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The Latest Microsoft Hack: What Does This Mean?


Data is one of the most valuable resources your company has, and you have a duty of care to protect it. Otherwise, breaches, lost data, corruption of data, and critical system outages can all be extremely costly and hinder your future business operations.

Research has suggested that there is a hacker attack every 39 seconds. Not only that, but statistics show hackers steal records every 75 seconds. It’s a lucrative market that is reportedly more profitable than the illegal global drug trade. That being said, it’s important to remember that no one is exempt from hacker attacks, including tech giant Microsoft.

What was the Microsoft Hack

In March 2021, Microsoft fell prone to an attack believed to be carried out by Hafnium, a Chinese government-backed hacking group. Using never-seen-before hacking techniques, the group infiltrated the Microsoft Exchange Server email system.

What did hackers gain access to?

Attackers gained full access to user emails and passwords held on affected servers, as well as administrator privileges and entry to devices connected on those networks. In the past, Hafnium has been known to exploit systems to obtain data such as emails and address books, so their targeting does not come as a surprise. It’s also thought that the group installed malware on servers so that they could gain access again in the future.

Who was impacted?

According to a report by the BBC, The National Cyber Security Centre (NCSC) has stated that around 7,000 servers had been impacted by the hack in the UK alone. The NCSC also revealed that the malicious software had also been found on 2,300 machines.

The hack itself is mostly a concern for both businesses and government departments with Microsoft saying they have “no evidence that Hafnium’s activities targeted individual consumers or that these exploits impact other Microsoft products.”

Are people concerned?

Following the attack, our team at Hicomply discovered that there were 90,500 searches for ‘Microsoft hack’ and 135,000 searches for ‘Hafnium’ globally on Google in March. Despite this surge in online searches, it’s thought that many companies aren’t even aware that the hack even took place.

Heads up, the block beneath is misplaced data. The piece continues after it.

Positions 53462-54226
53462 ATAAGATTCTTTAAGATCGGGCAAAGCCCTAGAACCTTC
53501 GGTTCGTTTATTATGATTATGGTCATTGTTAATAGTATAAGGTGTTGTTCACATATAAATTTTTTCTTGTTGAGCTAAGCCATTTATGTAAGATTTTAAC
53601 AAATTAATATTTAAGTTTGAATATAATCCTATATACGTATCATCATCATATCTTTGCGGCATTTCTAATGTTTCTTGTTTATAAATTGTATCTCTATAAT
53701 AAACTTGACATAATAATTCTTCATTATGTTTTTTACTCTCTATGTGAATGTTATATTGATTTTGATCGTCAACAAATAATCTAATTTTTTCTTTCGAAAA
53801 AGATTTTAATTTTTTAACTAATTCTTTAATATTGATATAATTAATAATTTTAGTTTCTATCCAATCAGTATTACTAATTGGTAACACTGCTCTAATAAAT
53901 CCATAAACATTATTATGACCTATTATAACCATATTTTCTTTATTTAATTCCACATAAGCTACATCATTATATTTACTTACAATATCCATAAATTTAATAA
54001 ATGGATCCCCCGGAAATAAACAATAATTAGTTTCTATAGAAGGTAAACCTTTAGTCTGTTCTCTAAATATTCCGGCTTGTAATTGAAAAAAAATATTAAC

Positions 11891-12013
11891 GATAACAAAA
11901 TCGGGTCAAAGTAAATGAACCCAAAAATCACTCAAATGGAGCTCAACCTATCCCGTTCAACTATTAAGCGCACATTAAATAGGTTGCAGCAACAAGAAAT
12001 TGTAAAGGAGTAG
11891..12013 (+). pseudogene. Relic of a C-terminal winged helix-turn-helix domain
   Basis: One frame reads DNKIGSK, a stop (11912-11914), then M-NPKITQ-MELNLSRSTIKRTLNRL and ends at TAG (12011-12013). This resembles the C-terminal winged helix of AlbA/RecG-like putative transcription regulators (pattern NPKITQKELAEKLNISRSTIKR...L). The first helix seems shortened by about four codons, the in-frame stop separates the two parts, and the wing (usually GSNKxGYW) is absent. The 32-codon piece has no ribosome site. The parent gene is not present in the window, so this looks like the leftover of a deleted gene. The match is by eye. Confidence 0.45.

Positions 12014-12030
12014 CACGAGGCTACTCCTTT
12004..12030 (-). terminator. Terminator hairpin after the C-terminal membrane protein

There remains some concern around small and medium-sized businesses, who may not have the capacity or expertise to deal with such issues. Microsoft has urged users of the Microsoft Exchange Server to download its latest security update. However, with this communication to Microsoft users, hackers are still using this to their advantage to tap into unprotected email server systems at this current time.

What does this mean for your business?

It’s evident that cyber-attacks like this pose a great threat to businesses, their integrity, reputation, and relationship with their customers. If you do use the Microsoft Exchange Server, we do recommend that you update it to ensure that you are taking the appropriate measures to protect your data.

It’s important that as a business, you are taking extra precautions when it comes to protecting your organisations assets. In the last 12 months, 46% of UK businesses reported having a cybersecurity breach which resulted in high penalty fines – the average being £2.9m in 2020 according to IBM.

What is the solution?

These types of outcomes can be avoided. By implementing an Information Security Management System (ISMS), you can have confidence that you have all of the right policies and procedures in place when these events occur. Having this to an ISO 27001 certification standard will show that you are compliant with legislation relating to information security.

There are many benefits to having an ISMS, such as having a competitive edge on other businesses when competing for tenders, increased attractiveness to investors, and more. Can you really afford to be exposed to such danger? Make the appropriate investments and future-proof your business and its operations today - book your demo.

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